Tag Archives: BHP Billiton share price

BHP investors: hold on to your seatbelts, you’re in for a bumpy ride

This week, Mike van Dulken and Augustin Eden from Accendo Markets warn that BHP Billiton investors should brace themselves for legal action of BP proportions…

BHP Billiton (BLT) is this week underperforming a similarly weak commodity sector, one which is already under the cosh from a US dollar rebound, an oil price turning over from its highs and persistent global growth concerns after the latest China data sapping investor sentiment. The reason Billiton’s faring worse than its peers stems from news of a $44bn civil legal challenge from Brazilian federal prosecutors related to last November’s Samarco dam failure. That in itself may appear to be a minor driver. It’ll be sorted out soon, won’t it?

Er, well, something similar happened to BP about six years ago and this has quite rightly spooked investors, who would now appear to be pricing in the prospect of long and protracted litigation akin to that which BP only put to bed in July last year – a whole five years and $53.8bn after its 2010 Deepwater Horizon Gulf of Mexico disaster!

The claim against BHP Billiton relates to clean-up costs for waterways and villages, community rebuilding and compensation for the deaths of 19 people and resulting homelessness inflicted on a further 700. Sound familiar?

While BP worked tirelessly to limit the impact (both environmental and financial) of its disaster, several attempts to close the affair failed, and now a fresh legal challenge for BHP Billiton sees its situation echoing that endured by BP. The March 2016 settlement between BHP Billiton, its domestic partner Vale and the Brazilian government was potentially just the beginning of a long road. While there remains the possibility that such an imposing precedent as BP’s Gulf of Mexico disaster is inflating the claim against BHP, one can’t help but see investors take flight at the prospect of added risk in an already risky sector.

Sure, the Brazilian government has form for demanding initially huge reparations for environmental disasters before conveniently reducing them, and a smaller settlement may well be agreed for BHP and its Samarco colleagues. But there is no guarantee of this. Then again, this is Brazil, where the president faces impeachment and replacement by any one of a number of equally dubious cronies.

BHP shares are still holding their uptrend from 2016 lows. Just. However, after giving up 50 per cent of their 2016 gains (now up just 40 per cent YTD vs highs of 80 per cent on 21 April), we have to wonder whether an already difficult situation could get even messier.

This commentary was provided exclusively for Hot Commodity by Accendo Markets: https://www.accendomarkets.com.

Rio and BHP’s share price rally show the mining recovery is in full swing

This week, Mike van Dulken and Augustin Eden from Accendo Markets explain why bad news can be good news when it comes to mining…

Logistical problems (weather, transport) would normally be considered a negative for a dual-listed mining giant such as BHP Billiton (BLT) or Rio Tinto (RIO). However, trouble getting stuff like the iron ore required to make steel to market in the first quarter of the year has actually proved perversely beneficial to the recovering mining pair.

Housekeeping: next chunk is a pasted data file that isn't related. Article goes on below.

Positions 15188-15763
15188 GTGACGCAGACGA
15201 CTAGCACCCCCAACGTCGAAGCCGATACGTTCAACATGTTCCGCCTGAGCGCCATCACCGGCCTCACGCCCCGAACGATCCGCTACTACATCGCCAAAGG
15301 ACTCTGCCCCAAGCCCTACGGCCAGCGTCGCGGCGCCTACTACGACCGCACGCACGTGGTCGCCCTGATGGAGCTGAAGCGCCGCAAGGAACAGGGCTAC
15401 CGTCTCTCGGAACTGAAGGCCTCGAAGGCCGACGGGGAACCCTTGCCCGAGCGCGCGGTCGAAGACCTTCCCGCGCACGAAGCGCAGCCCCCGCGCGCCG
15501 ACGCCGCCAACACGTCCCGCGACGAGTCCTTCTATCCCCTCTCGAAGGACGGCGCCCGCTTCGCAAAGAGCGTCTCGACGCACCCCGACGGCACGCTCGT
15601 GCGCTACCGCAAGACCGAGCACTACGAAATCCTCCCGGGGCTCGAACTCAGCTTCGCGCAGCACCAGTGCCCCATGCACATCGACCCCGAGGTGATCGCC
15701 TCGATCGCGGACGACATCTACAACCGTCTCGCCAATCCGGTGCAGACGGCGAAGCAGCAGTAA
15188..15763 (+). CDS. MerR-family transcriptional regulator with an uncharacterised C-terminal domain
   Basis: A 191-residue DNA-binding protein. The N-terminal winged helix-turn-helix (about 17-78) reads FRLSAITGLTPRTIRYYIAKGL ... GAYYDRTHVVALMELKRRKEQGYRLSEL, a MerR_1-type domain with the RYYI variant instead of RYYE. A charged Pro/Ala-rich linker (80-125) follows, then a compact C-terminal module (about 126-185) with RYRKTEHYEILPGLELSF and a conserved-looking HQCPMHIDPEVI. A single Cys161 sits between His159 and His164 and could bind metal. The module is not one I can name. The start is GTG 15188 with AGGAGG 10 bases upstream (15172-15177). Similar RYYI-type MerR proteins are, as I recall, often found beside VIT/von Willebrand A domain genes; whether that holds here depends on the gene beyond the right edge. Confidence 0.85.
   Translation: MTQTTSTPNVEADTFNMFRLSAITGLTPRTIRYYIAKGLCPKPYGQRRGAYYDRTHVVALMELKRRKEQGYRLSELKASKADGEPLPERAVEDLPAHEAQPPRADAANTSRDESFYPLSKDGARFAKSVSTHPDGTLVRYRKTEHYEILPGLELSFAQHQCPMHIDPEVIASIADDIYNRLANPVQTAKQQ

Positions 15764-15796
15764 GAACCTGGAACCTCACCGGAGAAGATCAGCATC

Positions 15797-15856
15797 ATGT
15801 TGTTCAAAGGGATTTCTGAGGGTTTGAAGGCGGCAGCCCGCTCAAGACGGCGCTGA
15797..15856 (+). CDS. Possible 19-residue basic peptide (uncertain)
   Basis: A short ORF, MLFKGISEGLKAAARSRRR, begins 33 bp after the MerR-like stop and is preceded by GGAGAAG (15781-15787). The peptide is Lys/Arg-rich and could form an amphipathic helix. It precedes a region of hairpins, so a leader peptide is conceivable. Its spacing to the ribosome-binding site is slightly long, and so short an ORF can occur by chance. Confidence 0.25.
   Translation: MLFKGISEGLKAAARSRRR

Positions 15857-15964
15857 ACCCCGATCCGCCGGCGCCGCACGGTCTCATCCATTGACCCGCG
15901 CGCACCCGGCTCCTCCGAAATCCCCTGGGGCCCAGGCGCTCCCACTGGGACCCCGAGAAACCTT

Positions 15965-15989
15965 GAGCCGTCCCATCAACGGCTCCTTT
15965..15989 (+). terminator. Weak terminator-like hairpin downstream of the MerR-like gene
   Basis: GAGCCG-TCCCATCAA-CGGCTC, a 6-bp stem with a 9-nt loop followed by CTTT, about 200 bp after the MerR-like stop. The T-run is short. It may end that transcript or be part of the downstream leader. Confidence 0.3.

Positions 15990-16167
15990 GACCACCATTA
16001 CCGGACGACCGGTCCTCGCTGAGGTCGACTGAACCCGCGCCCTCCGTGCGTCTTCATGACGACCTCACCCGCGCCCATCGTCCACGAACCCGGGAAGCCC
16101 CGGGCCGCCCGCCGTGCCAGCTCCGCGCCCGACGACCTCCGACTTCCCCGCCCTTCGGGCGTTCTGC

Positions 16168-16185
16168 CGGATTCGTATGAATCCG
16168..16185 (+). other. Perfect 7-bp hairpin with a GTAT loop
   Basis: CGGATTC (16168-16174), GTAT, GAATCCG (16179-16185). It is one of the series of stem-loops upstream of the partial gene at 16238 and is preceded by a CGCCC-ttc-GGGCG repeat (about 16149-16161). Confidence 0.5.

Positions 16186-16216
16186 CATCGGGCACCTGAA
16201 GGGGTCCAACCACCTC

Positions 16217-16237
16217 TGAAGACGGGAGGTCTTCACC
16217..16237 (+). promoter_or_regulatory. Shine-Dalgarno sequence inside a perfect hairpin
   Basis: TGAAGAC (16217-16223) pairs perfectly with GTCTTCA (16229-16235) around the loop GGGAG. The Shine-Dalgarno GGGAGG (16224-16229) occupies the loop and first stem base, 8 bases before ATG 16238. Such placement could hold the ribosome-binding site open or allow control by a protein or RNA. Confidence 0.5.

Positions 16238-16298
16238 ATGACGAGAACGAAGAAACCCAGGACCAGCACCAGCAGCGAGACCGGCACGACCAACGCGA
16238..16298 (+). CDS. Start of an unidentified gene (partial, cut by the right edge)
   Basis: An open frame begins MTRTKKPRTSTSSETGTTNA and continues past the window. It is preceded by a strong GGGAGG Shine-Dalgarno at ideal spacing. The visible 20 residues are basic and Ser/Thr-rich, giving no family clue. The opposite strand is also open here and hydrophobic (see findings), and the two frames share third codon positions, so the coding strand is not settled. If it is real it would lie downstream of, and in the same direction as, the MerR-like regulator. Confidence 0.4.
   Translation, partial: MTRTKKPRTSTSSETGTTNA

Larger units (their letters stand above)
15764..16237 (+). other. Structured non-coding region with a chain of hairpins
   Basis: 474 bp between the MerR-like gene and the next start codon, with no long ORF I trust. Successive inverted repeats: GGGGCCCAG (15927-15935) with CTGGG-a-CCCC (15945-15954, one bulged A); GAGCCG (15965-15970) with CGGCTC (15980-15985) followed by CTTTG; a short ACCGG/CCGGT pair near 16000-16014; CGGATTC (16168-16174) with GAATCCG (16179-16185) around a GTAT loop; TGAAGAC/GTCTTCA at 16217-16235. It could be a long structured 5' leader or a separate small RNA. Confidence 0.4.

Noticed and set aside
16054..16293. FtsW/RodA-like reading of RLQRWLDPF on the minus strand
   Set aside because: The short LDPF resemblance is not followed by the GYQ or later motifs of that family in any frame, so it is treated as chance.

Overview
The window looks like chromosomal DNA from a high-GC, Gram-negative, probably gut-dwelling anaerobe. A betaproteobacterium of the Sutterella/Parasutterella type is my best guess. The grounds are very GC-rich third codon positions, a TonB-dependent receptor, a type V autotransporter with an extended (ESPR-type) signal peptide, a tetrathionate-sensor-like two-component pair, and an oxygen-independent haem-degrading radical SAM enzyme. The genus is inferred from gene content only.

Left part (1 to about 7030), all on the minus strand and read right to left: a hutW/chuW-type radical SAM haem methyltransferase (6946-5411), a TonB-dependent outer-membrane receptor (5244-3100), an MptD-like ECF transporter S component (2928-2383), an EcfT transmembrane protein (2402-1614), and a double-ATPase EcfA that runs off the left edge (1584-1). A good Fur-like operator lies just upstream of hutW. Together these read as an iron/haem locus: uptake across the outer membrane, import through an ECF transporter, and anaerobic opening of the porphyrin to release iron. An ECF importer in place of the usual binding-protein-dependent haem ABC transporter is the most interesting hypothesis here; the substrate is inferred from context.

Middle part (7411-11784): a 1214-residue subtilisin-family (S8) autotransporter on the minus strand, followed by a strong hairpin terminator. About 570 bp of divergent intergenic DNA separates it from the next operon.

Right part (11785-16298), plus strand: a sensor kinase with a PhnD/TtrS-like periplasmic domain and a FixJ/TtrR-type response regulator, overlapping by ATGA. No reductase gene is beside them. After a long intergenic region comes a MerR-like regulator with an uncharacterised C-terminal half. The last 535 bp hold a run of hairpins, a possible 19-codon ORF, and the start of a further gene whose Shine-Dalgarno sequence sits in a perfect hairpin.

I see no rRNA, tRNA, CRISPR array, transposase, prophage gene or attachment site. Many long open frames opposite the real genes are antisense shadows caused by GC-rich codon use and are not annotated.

The news may have impacted recent quarterly financials and resulted in cuts to full-year production guidance, however, prices of the raw material have been buoyed by the interpretation of restricted product supply helping with a slowly reversing global glut. Rather than hurt the companies’ shares, they have maintained their recovery trajectories, even accelerating to make bullish breakouts to levels last seen in October/November. This may serve to attract even more interest, which could prolong the trend.

If I were to tell you that BLT has rallied over 70 per cent from its January lows and RIO by more than 55 per cent, these are exciting moves within the space of three months. Annualise that! Note that their peer Anglo American (AAL) is up 250 per cent from its lows. This is not a typo. It is trading at 780p vs Jan lows of 225p.

No surprise then that commodity prices are well off their lows too, and while the circa 50 per cent oil price recovery has been well documented, and given a depressed commodity sector a boost, it’s the 10-60 per cent rebounds in metals prices (aluminium, copper, nickel, zinc) that have really helped, and iron ore in particular (the winner, up 60 per cent).

This stems from a host of drivers. Tough decisions by the miners included reducing output by abandoning no longer viable projects to stem the supply glut. They have also cut costs and dividends to save money.

A weaker US dollar based on a more gentle normalisation of US monetary policy is also helping by making dollar-denominated commodities that bit cheaper. Short-covering of bearish bets will have added handsomely to early 2016 recovery momentum.

Furthermore, a slower growing China has become more acceptable to the investing masses, the belief being that it is no longer set for a hard landing (the government and central bank will intervene do whatever’s necessary). With China and the rest of the world still requiring mountains of commodities like iron ore for future growth, the outlook is not as bad as it was.

While corporates remain cautious, markets are cautiously optimistic. After the great sell-off we look to be in the midst of a great recovery. The big question now is how far it will run?

This commentary was provided exclusively for Hot Commodity by Accendo Markets: https://www.accendomarkets.com.